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Google’s identity crisis is deepening

The biggest tech news yesterday is that the former Google human rights chief says he was “sidelined” over the proposed, censored Chinese search engine known as “Dragonfly.” Ross LaJeunesse, the executive, knew how to ensure his story would make an impact. He spoke with Colin Lecher and many other media outlets, published a Medium post with frankly shocking details, and dominated tech news all day. Good. His story deserves attention.

An idea that I’ve been kicking around as we prepare for season two of the Land of the Giants podcast (about Google, naturally) is that until very recently, Google was a special kind of naive. It is a powerful, massive company that used to see itself as a utopian collective which just so happened to make oodles of cash.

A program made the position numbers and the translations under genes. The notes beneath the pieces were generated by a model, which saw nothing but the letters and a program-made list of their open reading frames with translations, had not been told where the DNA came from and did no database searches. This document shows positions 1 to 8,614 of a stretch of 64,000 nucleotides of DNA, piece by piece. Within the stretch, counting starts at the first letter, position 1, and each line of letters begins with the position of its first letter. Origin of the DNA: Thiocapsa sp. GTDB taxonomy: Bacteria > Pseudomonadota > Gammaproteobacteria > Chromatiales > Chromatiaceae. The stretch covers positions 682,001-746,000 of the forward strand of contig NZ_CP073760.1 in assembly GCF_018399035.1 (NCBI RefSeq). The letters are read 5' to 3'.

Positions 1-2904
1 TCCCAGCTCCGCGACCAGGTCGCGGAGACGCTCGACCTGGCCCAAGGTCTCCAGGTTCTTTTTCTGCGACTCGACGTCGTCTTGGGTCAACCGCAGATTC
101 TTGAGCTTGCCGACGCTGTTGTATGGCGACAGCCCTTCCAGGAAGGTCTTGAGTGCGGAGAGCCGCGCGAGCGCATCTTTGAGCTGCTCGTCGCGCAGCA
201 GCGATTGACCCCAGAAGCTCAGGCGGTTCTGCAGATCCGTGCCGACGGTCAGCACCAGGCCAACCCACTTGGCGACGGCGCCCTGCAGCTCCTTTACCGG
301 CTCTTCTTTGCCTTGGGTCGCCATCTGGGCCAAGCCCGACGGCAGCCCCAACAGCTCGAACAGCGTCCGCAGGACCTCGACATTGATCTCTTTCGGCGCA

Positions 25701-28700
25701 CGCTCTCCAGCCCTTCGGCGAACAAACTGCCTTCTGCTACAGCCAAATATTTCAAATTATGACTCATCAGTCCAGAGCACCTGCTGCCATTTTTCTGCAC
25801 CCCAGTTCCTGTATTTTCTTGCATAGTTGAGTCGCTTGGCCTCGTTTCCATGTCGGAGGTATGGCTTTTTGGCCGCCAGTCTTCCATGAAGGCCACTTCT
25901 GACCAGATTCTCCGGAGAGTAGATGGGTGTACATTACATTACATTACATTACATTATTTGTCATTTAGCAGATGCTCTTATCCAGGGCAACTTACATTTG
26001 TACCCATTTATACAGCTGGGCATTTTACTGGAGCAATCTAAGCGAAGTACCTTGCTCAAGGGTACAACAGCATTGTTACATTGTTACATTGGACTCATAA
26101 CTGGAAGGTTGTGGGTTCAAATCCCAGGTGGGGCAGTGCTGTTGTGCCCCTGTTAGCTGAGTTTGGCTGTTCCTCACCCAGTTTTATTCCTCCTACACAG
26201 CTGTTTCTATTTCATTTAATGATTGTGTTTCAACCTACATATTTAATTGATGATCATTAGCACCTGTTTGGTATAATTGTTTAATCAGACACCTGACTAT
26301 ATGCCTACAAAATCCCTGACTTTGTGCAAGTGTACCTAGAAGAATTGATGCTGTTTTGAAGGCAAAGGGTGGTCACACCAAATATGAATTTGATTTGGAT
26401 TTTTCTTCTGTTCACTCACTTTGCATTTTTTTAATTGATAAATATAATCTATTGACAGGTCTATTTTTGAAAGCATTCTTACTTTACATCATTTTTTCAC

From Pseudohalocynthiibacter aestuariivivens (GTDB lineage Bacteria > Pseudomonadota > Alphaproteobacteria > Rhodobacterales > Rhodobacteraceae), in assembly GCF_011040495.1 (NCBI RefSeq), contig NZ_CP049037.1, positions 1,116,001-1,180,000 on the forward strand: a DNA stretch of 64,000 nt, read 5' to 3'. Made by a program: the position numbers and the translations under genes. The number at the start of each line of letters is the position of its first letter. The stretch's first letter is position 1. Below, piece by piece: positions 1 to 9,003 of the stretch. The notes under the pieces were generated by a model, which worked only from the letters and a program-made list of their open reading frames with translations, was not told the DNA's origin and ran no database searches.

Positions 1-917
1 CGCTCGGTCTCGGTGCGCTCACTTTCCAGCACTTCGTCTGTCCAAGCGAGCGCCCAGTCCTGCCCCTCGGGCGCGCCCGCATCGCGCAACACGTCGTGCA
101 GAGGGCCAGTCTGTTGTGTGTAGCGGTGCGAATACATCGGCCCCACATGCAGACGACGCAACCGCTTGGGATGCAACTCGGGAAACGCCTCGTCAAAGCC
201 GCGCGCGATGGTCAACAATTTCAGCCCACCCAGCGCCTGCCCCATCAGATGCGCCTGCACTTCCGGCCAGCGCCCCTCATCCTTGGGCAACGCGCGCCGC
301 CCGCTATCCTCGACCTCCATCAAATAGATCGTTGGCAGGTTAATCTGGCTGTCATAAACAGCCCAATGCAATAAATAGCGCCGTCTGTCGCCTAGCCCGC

If you get annoyed that Google has pivoted its way through launching and killing a dozen messaging apps, that open, freewheeling culture is why.

That kind of naiveté would be endearing if it wasn’t also so dangerous. An organization as powerful as Google that isn’t willing to admit its size, influence, and power is bound to stumble into problems. I think Dragonfly was one result of that disconnect.

Even if you could believe that Google could have made a moral case for Dragonfly (and I’m leaving that judgment for another time), the telling thing is that Google didn’t try — it was not openly discussed with employees like so many other Google products.

Assuming LaJeunesse’s account is accurate, there are any number of motivations you could ascribe to these decisions. But I want to home in on just one: I think that dealing forthrightly with the Dragonfly decision in a more traditional, open, “Googley” way would have forced the entire company to contend with the uncomfortable truth that it is a massive, geopolitical entity. It would have popped the bubble of Google’s self-image.